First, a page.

Anticipate This!™ | Patent and Trademark Law Blog

Leahy-Smith America Invents Act – One Year Anniversary (September 16, 2012).

Posted in Practice Commentary by Jake Ward on September 15, 2012

The one year anniversary of the Leahy-Smith America Invents Act (AIA) is September 16, 2012.  As most practitioners know, the AIA represents the first major overhaul of U.S. patent law in approximately 60 years.  The AIA has also been implemented in stages, with the one year anniversary representing the next stage of implementation.

Most notable are the following changes to U.S. patent law that will take place on September 16, 2012:

• Inventor’s Oath/Assignment by Assignee – If an inventor has assigned (or is obligated to assign) an invention, the assignee can file the application for the patent if the inventor is unavailable or unwilling to sign.  Also, the requirements for the oath or declaration by the inventor(s) have been streamlined.
• Pre-issuance Submissions By Third Parties – A third party may submit relevant publications for the patent examiner to consider before the earlier of (a) the date the notice of allowance is mailed to an applicant, or (b) the later of (1) six months after the date on which the application for patent is first published or (2) the date of the first substantive office action during the examination of an application.
• Supplemental Examination – Patentee may request supplemental exam “to consider, reconsider, and correct information believed to be relevant to the patent”; must raise “a substantial new question of patentability”.
• New Patent Trial and Appeal Board (PTAB)

 Established to handle appeals in the patent process, post grant review (PGR), inter partes review (IPR), and derivation actions.
 Replaces Board of Patent Appeals and Interferences (BPAI).
 PGR oppositions available for 9 months after issuance of patent.  Only available for patents having an effective filing date (earliest priority date) on or after March 16, 2013.
 PGR Standard – it is “more likely than not” that at least one of the claims challenged is unpatentable.
 IPR and existing ex parte reexaminations available after post-grant review period ends.
 IPR Standard – a reasonable likelihood that the requester would prevail with respect to at least 1 of the claims challenged in the request.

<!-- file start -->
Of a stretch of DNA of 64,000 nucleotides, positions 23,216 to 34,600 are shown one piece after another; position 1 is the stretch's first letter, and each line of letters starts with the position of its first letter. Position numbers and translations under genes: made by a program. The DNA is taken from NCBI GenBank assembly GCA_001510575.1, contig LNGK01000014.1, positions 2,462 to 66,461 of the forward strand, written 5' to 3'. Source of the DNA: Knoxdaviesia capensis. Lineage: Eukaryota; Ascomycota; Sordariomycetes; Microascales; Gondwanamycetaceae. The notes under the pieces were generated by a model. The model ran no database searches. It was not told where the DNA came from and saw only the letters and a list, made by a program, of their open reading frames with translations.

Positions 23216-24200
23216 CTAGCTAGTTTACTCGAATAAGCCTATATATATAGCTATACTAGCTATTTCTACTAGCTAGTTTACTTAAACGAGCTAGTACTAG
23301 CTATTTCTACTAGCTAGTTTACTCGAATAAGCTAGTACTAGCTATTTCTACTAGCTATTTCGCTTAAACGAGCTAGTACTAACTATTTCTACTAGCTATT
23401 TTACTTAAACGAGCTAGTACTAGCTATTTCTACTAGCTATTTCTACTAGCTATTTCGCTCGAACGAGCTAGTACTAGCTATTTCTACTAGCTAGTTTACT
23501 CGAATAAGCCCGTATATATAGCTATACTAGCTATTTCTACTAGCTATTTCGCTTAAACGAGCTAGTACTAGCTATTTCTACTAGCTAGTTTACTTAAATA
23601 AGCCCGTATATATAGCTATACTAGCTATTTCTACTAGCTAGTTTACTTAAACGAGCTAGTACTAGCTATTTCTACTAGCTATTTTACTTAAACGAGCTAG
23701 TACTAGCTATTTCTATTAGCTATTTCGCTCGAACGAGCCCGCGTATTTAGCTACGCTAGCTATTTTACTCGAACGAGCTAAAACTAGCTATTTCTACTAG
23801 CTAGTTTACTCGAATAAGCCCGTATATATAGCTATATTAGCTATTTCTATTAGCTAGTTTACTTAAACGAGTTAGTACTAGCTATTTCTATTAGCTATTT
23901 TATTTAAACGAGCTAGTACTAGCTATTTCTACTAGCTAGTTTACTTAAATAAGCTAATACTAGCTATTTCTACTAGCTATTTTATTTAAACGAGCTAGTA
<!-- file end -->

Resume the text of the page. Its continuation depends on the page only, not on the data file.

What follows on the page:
 Transitional Post-Grant Review of Business Method Patents.
 8-year window of time beginning 1 year after the enactment.

Leahy-Smith America Invents Act Signed by President Obama on September 16, 2011.

Posted in Practice Commentary by Jake Ward on September 17, 2011

On September 16, 2011, President Barack Obama signed into law the Leahy-Smith America Invents Act (AIA), discuss earlier at AT! here.  The AIA is the first major overhaul of the U.S. patent laws in approximately 60 years.

More information on the new U.S. patent laws, which will be implemented gradually over the next 1-1/2 years, may be found at the U.S. Patent and Trademark Office website here.

Senate Approves the America Invents Act of 2011 (H.R. 1249).

Posted in Practice Commentary by Jake Ward on September 8, 2011

The Senate has voted and passed the America Invents Act of 2011 (H.R. 1249) without amendment.  We are one step closer to having a new “law of the land”, as Senator Leahy termed it, with respect to patents in the United States.  H.R. 1249 will now be delivered to the President’s desk, where the America Invents Act of 2011 will be signed into law.

U.S. Patent and Trademark Office Prepares for Possible Government Shutdown.

Posted in Practice Commentary by Jake Ward on April 7, 2011

Per this press release today from the U.S. Patent and Trademark Office.

USPTO Prepares for Possible Government Shutdown